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Why flexible working will increase the quality of your talent pool

In theory, one of the biggest benefits of flexible working (especially remote work) is that it can give you more pools of potential applicants to draw from. This is what attracts many businesses to the idea of job flexibility.

Well, that, and a general desire to outbid their competitors in the war for talent. So, does flexible working improve talent, really? Let’s look at the evidence to see how flexibility initiatives truly impact business performance and workplace culture

Does flexible working improve talent pools?

Obviously, the extent to which offering job flexibility improves your hiring potential can depend on what options you choose to support. Though, to some extent, any form of job flexibility could attract new hires. This is because options for flexible working have become more expected in recent years, with 55% of employees viewing it as the expected standard rather than a nice perk, according to a 2019 study from Morgan McKinley.

This is supported by the EY 2021 Work Reimagined Employee Survey, which found that a similar proportion of employees globally (54%) would leave their jobs post-pandemic if they were not offered some form of continuing job flexibility. So, it’s fair to say that a business offering even the most basic options could conceivably poach talent from their competitor who doesn’t offer it at all.

Specific forms of job flexibility can also be advantageous for getting the most out of your recruitment efforts. Businesses which offer fully remote positions aren’t restricted to hiring someone from within a reasonable commuting distance. They’re free to hire anyone from across the country, or even the world. So, while a lot of more traditional businesses may be concerned about apparent talent shortages, these can often just be localised issues.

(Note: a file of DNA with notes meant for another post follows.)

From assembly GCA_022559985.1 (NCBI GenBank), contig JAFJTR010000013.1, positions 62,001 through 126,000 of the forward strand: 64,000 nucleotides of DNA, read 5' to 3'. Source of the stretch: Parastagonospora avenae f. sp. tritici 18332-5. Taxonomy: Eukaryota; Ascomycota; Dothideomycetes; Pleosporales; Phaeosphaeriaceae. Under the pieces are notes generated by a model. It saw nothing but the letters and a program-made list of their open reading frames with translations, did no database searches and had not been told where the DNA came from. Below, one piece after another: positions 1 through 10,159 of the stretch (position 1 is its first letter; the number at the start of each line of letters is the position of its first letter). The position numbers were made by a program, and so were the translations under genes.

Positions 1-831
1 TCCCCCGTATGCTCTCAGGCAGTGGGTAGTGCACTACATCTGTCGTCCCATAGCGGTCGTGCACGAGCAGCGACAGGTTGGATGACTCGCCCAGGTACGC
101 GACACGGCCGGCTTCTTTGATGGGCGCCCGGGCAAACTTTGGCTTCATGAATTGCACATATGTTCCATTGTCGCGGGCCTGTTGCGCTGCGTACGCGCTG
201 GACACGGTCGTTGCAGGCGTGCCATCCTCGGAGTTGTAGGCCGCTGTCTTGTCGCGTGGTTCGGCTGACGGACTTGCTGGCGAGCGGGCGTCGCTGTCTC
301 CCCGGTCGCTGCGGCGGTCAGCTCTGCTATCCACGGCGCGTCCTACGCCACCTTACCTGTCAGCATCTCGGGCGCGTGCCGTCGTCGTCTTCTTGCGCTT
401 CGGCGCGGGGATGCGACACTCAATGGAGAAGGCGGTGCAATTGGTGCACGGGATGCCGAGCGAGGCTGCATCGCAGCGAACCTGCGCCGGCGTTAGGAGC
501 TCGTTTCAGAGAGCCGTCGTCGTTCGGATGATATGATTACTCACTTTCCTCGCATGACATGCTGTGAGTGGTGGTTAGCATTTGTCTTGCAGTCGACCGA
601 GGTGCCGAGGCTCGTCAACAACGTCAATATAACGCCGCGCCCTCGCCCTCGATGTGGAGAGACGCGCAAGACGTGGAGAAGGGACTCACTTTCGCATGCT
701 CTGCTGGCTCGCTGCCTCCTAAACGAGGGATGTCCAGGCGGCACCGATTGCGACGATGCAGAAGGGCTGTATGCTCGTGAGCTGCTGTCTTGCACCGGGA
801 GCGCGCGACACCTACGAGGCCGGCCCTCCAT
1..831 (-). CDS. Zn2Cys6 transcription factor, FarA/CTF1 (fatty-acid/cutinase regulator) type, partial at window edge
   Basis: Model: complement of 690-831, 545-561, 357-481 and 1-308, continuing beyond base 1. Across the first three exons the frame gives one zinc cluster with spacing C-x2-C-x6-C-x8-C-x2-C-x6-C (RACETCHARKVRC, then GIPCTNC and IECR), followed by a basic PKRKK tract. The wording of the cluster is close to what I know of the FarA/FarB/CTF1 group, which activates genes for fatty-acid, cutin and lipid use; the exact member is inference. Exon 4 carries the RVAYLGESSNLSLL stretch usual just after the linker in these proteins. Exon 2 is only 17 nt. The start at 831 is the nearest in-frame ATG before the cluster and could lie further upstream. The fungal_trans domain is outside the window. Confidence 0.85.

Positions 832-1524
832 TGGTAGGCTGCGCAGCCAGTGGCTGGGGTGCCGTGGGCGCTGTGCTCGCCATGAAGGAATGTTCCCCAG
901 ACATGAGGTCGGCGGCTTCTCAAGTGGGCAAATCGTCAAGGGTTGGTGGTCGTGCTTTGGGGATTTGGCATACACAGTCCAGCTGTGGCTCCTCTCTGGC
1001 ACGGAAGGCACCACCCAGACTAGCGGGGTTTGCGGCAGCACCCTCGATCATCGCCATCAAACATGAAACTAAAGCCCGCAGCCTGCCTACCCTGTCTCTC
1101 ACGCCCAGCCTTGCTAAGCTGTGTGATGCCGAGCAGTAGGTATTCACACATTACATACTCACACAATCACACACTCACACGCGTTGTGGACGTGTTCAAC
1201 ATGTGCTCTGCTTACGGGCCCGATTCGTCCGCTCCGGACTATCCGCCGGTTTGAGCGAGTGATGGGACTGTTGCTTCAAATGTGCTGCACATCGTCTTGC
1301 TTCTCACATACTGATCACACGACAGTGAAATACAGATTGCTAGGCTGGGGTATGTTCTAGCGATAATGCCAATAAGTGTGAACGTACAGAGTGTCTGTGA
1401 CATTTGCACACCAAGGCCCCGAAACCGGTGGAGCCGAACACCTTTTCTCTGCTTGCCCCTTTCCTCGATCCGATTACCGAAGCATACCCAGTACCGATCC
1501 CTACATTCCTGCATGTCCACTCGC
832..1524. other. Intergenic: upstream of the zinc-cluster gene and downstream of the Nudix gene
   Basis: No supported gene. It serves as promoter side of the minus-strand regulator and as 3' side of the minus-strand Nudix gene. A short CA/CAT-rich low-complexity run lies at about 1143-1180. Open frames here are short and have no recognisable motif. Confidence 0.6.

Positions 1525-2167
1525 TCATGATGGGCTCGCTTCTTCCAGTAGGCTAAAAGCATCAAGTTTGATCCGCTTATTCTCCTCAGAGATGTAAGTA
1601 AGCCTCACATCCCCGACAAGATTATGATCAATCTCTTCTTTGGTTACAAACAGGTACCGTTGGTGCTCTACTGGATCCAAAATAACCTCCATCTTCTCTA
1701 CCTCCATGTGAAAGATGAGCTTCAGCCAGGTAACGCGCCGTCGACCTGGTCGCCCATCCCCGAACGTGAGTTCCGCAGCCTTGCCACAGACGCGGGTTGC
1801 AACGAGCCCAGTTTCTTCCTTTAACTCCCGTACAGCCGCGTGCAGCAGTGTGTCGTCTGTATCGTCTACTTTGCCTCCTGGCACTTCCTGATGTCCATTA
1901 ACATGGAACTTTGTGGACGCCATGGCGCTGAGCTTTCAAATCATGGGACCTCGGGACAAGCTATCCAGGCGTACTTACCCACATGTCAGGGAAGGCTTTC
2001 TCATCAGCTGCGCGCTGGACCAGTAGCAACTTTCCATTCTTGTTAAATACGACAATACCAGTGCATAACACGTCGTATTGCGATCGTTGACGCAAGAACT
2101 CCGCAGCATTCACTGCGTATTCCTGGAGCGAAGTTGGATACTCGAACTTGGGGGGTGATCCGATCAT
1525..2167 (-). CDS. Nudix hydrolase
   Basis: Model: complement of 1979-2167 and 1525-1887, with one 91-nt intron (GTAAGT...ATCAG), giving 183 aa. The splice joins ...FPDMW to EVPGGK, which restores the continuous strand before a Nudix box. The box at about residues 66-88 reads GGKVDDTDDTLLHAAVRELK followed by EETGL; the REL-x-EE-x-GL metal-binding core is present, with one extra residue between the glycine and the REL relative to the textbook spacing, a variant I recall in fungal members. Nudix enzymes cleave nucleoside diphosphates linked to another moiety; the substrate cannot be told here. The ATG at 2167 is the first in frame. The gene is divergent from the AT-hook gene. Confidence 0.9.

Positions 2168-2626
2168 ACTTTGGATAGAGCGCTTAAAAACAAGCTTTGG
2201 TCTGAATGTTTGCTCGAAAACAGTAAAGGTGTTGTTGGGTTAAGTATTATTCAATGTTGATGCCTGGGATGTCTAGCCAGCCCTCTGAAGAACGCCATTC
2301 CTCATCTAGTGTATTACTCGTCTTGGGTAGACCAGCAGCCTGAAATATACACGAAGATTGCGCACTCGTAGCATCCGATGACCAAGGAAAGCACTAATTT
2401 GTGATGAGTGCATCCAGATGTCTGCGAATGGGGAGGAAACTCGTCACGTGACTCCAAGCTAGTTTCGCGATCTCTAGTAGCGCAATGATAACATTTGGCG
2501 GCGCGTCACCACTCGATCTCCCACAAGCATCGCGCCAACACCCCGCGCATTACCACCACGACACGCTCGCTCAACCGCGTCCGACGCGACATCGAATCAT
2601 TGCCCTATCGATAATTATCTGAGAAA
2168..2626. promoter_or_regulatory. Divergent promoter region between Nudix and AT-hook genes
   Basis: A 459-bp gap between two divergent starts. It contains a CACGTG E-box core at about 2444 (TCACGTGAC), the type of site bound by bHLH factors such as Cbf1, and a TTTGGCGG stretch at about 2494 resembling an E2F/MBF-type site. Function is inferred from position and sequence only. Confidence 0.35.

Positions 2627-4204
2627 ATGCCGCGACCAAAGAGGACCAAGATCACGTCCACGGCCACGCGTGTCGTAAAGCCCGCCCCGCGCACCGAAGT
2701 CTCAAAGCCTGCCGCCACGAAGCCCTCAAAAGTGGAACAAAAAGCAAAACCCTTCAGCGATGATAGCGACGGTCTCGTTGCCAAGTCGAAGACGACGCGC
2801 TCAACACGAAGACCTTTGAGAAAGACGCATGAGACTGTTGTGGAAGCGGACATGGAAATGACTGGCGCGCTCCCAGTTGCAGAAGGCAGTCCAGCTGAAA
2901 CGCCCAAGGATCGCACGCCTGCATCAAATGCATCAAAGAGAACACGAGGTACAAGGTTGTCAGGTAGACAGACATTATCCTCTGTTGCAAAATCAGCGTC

So, does flexible working improve talent acquisition? We think it would be difficult to argue otherwise.

Automattic’s approach to job flexibility

But how does flexible working improve talent in your business? Automattic is a prime example of a company that’s taking a progressive approach to job flexibility, and succeeding. If the name sounds familiar, it might be because we’ve talked about Automattic in the past. But for those of you not in the know, Automattic, which is best-known for the accessible webpage creation service WordPress, was founded in 2005 by Matt Mullenweg.

Automattic employs over 800 people across the USA and 67 other countries. They’ve achieved this thanks to their company-wide flexible working policy. Auttomatic even employs people who have no fixed home and prefer to spend their time traveling. Provided they can access decent WiFi on a reliable basis, that is.

With Automattic, Matt built in flexibility from the ground up. As he puts it, ‘Our focus on distributed work didn’t happen accidentally. It was a conscious choice from the very beginning. In fact, you’ll probably notice I don’t use the word “remote,” because it sets up the expectation that some people are essential, and some aren’t. I use the word “distributed” to describe what we do, where everyone is on an equal playing field.’